Why did the Department of Justice appoint two prosecutors to lead its leak investigations? That’s the question Sen. Jon Kyl asked Eric Holder during his testimony at yesterday’s Senate Judiciary hearing. Holder gave a hopelessly vague and evasive answer, but Kyl’s question is worth asking again, given what we know about the two U.S. Attorneys.
One of these prosecutors, Ronald Machen, is an Obama appointee who donated $4,350 to the Obama campaign, as the blog Fire Andrea Mitchell pointed out. The other is a holdover Bush appointee, U.S. Attorney for the District of Maryland Rod J. Rosenstein.
So one Bush appointee and one Obama donor should balance each other out, right? Actually, no — not necessarily. The DOJ has opened two separate leak investigations with different scopes, and the prosecutors could be asked to lead them separately.
Yesterday, the White House continued to push back against allegations that it approved classified leaks to the media, but Republicans aren’t buying it. Rep. Peter King is the latest high-profile Republican to claim the White House authorized the leaks for political gain:
A top House Republican on Sunday rejected President Obama’s claim that recent security leaks did not come from the White House, accusing the president of using the leaks — which detailed the administration’s counterterror programs — to “build up his reputation” before November.
“He’s trying to be like George Patton or John Wayne,” Rep. Peter King, R-N.Y., told Fox News. …
“This is the most shameful cascade of leaks I’ve ever heard or seen in government,” he said. “It’s clear from those stories this came right from the White House, came right from the National Security Council, came right from the Situation Room. … It has to lead to people very high up in the administration in his White House.”
King alleged that the leaks must have been “approved from the top,” and accused the president of grandstanding in an election year.
President Obama is crying foul against allegations that White House officials leaked classified information to the media for political gain, insisting that the White House would never “purposely” pass on classified secrets. The Hill reports:
“The notion that my White House would purposely release classified national security information is offensive,” Obama said. “It’s wrong, and people I think need to have a better sense of how I approach this office, and the people around me approach this office.” …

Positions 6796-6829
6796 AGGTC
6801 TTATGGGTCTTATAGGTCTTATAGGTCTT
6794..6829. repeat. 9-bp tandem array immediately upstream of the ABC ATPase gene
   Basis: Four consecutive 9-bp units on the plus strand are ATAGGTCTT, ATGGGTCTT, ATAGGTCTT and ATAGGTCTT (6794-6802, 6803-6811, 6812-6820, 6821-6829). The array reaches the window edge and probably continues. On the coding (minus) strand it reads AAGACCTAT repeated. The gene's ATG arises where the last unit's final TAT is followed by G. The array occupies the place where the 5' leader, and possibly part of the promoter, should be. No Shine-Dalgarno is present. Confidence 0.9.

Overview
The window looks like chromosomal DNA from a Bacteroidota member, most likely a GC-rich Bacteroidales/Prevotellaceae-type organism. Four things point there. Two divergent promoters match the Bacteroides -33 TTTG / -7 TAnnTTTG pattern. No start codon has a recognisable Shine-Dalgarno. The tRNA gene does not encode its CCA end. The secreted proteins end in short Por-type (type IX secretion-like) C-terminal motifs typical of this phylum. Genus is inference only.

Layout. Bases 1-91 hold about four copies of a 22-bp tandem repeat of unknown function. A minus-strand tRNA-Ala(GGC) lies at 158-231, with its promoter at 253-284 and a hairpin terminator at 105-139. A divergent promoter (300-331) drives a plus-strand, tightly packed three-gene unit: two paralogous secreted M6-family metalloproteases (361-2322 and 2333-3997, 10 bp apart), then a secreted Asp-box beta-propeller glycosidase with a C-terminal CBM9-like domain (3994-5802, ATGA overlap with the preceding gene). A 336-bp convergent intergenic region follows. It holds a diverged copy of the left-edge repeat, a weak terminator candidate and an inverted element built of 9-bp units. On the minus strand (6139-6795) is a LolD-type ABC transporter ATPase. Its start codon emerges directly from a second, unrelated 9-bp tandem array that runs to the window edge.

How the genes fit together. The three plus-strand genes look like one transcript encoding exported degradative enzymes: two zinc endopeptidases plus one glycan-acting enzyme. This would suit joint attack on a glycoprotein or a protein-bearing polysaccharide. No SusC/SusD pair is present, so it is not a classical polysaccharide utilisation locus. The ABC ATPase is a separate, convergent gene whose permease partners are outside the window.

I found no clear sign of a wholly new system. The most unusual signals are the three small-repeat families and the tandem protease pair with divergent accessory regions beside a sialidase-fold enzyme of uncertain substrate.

Obama said the White House has “mechanisms in place” to “root out” people who leak national security information.
“When this information or reports, whether true of false, surface on the front page of newspaper — that makes the jobs of folks on the front lines tougher, and it makes my job tougher, which is why my attitude has been zero tolerance for these type of leaks and speculation,” Obama said.
As Politico’s Josh Gerstein suggests, the “purposely” qualifier sounds like an escape hatch. Obama didn’t deny that the White House released the information, just that it was not done intentionally or with a purpose in mind.
Sens. John McCain and Saxby Chaimbliss are calling for a Senate probe into whether White House officials leaked details of the cyber warfare program against Iran to the media for political gain. But Senate Democrats are also furious about the leaks, according to The Hill:
Sen. Dianne Feinstein (D-Calif.), chairwoman of the Intelligence Committee, said the leak about the attack on Iran’s nuclear program could “to some extent” provide justification for copycat attacks against the United States.
“This is like an avalanche. It is very detrimental and, candidly, I found it very concerning,” Feinstein said. “There’s no question that this kind of thing hurts our country.”
“A number of those leaks, and others in the last months about drone activities and other activities, are frankly all against national-security interests,” said Sen. John Kerry (D-Mass.), chairman of the Foreign Relations Committee. “I think they’re dangerous, damaging, and whoever is doing that is not acting in the interest of the United States of America.”
Nothing annoys foreign policy establishment types more than the need for presidents to pander to the opinions of the voters. That’s even more true this year than most as President Obama’s desire to pose as Israel’s best friend ever to sit in the White House has caused him to take stands that not only bother veteran Foggy Bottom “realists” but also his core supporters and staffers who apparently take a dim view of the desire of the overwhelming majority of the American people to support Israel and to vigorously oppose Iran’s nuclear ambitions. But though Obama’s Jewish charm offensive may still be in full swing, government insiders are apparently working overtime to send Israel and the rest of the world the signal that the president’s political commitments ought not to be taken all that seriously.
That’s the upshot of a week of heavy duty leaking on the part of administration officials who are less than thrilled about the fact that the president has publicly enlisted them in an effort to stop Iran. Yesterday, there was the attempt by Washington to expose Israel’s secret alliance with Azerbaijan and thereby ensure that it would be broken off so as to render an attack on Iran more difficult. Today, the New York Times has another leaked story in which anonymous government figures state their concern the president’s public rhetoric on Iran has boxed them into a spot that neither he nor they want to be in.